Though the subject matter is not for everyone, every element of this film works, from the Sufjan Stevens' music to Sayombhu Mukdeeprom's cinematography to the architecture and vistas that make up its setting.

  1. "The Post"

A rivalry with The New York Times is a driving force for much of The Washington Post's coverage of current events of 1970s America, and the national newspaper finds itself scooped when the Times exposes details about the Vietnam War leaked from classified documents.

Editor Ben Bradlee (Tom Hanks) tasks his staff with overtaking the competition, but when the Times is legally halted from further publication of sensitive documents, the race to be first becomes the fight to keeping the country aware of one of the biggest news stories of the decade.

The topic of the Pentagon Papers, a survey detailing American military expectations of Vietnam, was and still is a contentious subject regarding a conflict that was revealed to be unwinnable long before Richard Nixon took office and involving multiple United States presidents and other personnel.

While this tale of crusading journalism could devote more time to getting into the weeds, it's nonetheless a superior depiction of life in the newsroom when the title publication was needed more than ever.

With Steven Spielberg at the helm and Hanks, gruff and passionate, teamed with Meryl Streep as publisher Katharine Graham — put between a rock and a hard place with a difficult story when she's already not taken seriously as a woman who inherited the Post — there's not a false moment in what could be taken as the spiritual prequel to "All the President's Men."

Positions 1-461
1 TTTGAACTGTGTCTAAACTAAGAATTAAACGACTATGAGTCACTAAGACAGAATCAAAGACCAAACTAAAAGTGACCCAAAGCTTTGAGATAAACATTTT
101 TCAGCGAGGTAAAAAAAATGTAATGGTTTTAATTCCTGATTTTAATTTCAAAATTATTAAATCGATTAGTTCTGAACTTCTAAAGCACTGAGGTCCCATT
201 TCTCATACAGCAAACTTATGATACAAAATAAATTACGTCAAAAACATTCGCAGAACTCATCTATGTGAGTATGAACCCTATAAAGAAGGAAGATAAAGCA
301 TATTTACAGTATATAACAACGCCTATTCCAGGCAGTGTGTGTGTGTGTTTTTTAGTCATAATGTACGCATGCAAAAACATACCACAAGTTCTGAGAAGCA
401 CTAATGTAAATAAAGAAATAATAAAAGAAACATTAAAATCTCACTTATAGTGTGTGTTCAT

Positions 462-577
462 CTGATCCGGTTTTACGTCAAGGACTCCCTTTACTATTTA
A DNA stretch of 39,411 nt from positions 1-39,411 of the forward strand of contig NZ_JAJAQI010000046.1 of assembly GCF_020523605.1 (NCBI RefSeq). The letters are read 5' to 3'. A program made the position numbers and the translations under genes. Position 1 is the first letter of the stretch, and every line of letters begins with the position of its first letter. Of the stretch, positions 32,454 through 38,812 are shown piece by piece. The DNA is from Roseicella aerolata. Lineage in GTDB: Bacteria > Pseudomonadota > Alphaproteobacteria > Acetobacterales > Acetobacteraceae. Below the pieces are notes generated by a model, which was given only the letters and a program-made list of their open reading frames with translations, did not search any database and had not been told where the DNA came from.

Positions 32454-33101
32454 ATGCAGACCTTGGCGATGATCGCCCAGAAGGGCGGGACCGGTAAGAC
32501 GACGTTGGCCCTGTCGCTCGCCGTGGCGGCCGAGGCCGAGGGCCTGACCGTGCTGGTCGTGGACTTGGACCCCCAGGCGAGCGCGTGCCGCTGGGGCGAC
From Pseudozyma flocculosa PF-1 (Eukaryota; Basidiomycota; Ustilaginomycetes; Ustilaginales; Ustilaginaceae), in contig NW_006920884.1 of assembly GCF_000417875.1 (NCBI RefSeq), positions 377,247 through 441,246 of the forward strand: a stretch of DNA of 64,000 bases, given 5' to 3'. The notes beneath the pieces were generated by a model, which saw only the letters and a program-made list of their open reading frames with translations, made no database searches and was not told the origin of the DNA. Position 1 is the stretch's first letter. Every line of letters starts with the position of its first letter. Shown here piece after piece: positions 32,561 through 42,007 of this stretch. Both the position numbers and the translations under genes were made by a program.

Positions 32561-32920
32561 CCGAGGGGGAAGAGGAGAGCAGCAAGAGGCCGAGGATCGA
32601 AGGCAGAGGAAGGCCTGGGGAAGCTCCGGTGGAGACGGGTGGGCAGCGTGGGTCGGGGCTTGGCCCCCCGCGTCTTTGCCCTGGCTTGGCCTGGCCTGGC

1. 1. "Darkest Hour" and "Dunkirk"

In "Darkest Hour," 1940 Great Britain is divided on how to approach the war in continental Europe as Nazi forces march ever closer. Prime Minister Neville Chamberlain's (Ronald Pickup) appeasement of Adolf Hitler is deemed a horrible tactic as Parliament demands he step down from his position. However, the only man who can be considered an adequate uniter of the bickering political parties is Winston Churchill (Gary Oldman), whose own military history is less than stellar in the eyes of his critics.

In "Dunkirk," thousands of Allied soldiers have met with disaster in France, with the Germans ambushing them and forcing them into Dunkirk, near Belgium.

As these men fight for their lives and await an evacuation that doesn't appear to be coming, a group of civilian ships moves into action to aid in the rescue.

Though not made as companion pieces, these two films complement each other magnificently in tone and scope, as Joe Wright's "Darkest Hour" shows the stress that went into defending Britain on the home front and Christopher Nolan's "Dunkirk" gives a harrowing account of courage during crushing defeat.

Between the two of them, they add up to some phenomenal filmmaking, with Oldman's take on quirky, curmudgeonly Churchill unbeatable and a considerable cast at Nolan's disposal showing the many faces that played a part in an astonishing point in the 20th century.

Bloody good, both of you.

The Bock’s Office Bottom 5 of 2017

  1. “mother!”

A young woman (Jennifer Lawrence) lives a tranquil existence with her husband, a writer (Javier Bardem) whose career has stalled. When a mysterious couple (Ed Harris, Michelle Pfeiffer) visits their secluded country home, the strangers’ actions begin to have severe repercussions on their hosts’ home and their relationship.
You can’t fault filmmaker Darren Aronofsky for being ambitious, but when he dreams big, he tends to run amok, and here is no better example with an arthouse concept that shows promise but ultimately fails in an execution that’s an utter assault on the senses.

His brief relationship with Lawrence — who tries her best with a script that no one could make work — may be an indication of the disastrous nature of his work, which functions less like the biblical allegory it purports to be and more like an auteur’s love letter to himself.